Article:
If the Escarpment is the first ingredient in Niagara wine, then the second ingredient is Lake Ontario. The big body of water helps to keep temperatures in the area moderate. In the summer, the water helps to keep the air cool. In the winter, the water helps to keep the air relatively warm. The giant face of the Escarpment traps that moderate air over the Niagara region, creating a fruit-friendly climate.
Look for the grapes that grow best here
You can find more than 46 types of wine in Niagara, but there is a shortlist of grapes that you’ll want to try.
White wine grapes like Riesling and Chardonnay are very popular and compare well to their European cousins. If you prefer red wine, look for Gamay Noir, Pinot Noir, and Baco Noir. Reds at the lighter end of the wine spectrum do well in cooler weather where there are fewer days of hot sun to help sweeten the grapes.
Winemakers here tend to put the names of the grape right on the bottle. If you are drinking 100% Pinot Noir grape, they will tell you. If you are drinking a blend, they will tell you all of the varietals in the bottle and sometimes the percentage of each type of grape.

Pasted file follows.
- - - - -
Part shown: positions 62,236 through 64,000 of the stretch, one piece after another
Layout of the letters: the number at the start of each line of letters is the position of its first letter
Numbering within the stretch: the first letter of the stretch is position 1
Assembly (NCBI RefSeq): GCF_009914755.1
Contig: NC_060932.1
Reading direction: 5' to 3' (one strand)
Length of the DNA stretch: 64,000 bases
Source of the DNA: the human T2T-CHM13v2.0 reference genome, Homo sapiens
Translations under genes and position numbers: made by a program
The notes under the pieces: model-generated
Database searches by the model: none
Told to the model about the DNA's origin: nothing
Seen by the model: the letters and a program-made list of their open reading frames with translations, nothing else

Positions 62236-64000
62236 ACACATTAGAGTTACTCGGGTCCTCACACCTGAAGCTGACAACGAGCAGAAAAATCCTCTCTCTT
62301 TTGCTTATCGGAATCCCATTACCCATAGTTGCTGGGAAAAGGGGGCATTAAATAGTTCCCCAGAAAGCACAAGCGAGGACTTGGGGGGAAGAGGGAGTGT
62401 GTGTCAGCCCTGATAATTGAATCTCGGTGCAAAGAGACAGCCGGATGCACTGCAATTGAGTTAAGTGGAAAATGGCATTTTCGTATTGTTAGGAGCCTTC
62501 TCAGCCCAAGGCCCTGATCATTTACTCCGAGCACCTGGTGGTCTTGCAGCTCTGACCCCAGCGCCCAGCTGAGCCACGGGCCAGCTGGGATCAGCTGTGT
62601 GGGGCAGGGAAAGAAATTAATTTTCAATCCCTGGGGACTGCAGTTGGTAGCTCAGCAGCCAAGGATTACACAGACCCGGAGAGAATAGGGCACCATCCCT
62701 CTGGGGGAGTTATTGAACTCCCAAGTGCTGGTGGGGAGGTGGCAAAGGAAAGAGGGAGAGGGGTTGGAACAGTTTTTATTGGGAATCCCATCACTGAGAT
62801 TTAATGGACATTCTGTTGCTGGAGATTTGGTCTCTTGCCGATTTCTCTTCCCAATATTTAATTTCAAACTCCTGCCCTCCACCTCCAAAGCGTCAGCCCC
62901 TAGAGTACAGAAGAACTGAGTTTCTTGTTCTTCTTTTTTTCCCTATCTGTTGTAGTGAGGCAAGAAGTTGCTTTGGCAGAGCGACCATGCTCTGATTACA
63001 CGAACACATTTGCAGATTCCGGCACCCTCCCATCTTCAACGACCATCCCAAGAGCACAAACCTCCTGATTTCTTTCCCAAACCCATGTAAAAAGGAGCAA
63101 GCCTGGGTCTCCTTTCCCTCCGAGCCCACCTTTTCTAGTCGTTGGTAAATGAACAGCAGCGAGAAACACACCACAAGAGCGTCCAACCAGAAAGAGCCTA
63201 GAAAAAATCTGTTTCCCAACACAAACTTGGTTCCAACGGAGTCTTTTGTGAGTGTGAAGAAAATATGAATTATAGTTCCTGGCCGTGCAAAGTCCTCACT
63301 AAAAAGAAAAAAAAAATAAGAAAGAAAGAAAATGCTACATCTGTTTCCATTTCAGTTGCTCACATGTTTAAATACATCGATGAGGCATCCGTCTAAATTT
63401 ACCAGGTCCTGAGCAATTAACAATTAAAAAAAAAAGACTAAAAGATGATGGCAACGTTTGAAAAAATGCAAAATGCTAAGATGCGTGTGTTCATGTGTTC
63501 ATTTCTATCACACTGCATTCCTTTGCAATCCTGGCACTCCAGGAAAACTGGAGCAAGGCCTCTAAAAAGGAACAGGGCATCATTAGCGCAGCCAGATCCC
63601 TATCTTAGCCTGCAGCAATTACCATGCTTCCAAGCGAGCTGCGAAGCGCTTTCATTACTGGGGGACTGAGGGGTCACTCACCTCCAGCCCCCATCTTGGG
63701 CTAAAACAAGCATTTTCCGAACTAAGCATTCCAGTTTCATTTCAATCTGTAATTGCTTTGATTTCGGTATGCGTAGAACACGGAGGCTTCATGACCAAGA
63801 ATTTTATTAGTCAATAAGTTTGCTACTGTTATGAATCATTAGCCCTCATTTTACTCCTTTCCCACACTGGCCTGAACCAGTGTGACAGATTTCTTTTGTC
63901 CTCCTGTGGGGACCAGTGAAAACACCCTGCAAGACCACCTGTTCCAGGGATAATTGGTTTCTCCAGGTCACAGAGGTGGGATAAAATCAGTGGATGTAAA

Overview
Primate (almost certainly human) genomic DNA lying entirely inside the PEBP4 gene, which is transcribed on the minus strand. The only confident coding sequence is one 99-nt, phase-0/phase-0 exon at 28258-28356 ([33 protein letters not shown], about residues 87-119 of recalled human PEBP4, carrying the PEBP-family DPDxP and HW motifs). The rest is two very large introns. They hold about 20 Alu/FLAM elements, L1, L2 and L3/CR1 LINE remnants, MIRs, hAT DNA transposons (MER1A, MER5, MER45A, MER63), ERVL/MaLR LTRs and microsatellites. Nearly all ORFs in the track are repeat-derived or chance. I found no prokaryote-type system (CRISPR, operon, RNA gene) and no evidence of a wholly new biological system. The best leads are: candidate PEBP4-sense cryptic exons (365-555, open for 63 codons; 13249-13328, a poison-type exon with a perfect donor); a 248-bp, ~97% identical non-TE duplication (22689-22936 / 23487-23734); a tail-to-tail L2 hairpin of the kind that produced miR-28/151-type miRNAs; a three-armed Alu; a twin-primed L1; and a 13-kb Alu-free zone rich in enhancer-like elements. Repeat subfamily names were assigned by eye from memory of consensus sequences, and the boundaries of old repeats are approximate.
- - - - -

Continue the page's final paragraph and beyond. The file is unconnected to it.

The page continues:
In traditional European wine regions, wines are usually named for where they grow. To find something similar to your favourite French wine, for example, tell the winery staff you like “Beaujolais”, white “Bordeaux”, or “Burgundy”, etc. They will point you in the right direction. (In this case, Gamay, Sauvignon Blanc, and Pinot Noir.)
Maybe you love that giant fruit-bomb of a Cabernet Sauvignon from California, but when you are in Niagara you should focus on wines that thrive in cooler-climate wine regions.
If you are visiting wineries for the first time, pick one or two types of wine and try the same thing at different wineries. You will quickly discover that different winemakers, different fields, and different aging techniques can make the same grape taste very different. When you taste the same grape everywhere you go, you’ll soon find yourself understanding the authentic influence of the Escarpment and the lake.